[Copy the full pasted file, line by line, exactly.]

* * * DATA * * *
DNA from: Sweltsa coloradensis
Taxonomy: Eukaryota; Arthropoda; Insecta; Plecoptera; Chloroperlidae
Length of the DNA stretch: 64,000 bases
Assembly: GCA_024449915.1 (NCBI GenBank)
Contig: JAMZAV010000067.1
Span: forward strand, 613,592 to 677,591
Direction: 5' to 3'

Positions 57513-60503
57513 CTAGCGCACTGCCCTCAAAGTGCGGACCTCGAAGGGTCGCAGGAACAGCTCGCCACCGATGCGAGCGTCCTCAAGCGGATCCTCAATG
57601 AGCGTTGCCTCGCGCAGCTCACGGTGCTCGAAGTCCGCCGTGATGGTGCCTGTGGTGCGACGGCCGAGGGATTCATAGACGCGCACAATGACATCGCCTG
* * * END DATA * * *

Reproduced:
DNA from: Sweltsa coloradensis
Taxonomy: Eukaryota; Arthropoda; Insecta; Plecoptera; Chloroperlidae
Length of the DNA stretch: 64,000 bases
Assembly: GCA_024449915.1 (NCBI GenBank)
Contig: JAMZAV010000067.1
Span: forward strand, 613,592 to 677,591
Direction: 5' to 3'

Positions 57513-60503
57513 CTAGCGCACTGCCCTCAAAGTGCGGACCTCGAAGGGTCGCAGGAACAGCTCGCCACCGATGCGAGCGTCCTCAAGCGGATCCTCAATG
57601 AGCGTTGCCTCGCGCAGCTCACGGTGCTCGAAGTCCGCCGTGATGGTGCCTGTGGTGCGACGGCCGAGGGATTCATAGACGCGCACAATGACATCGCCTG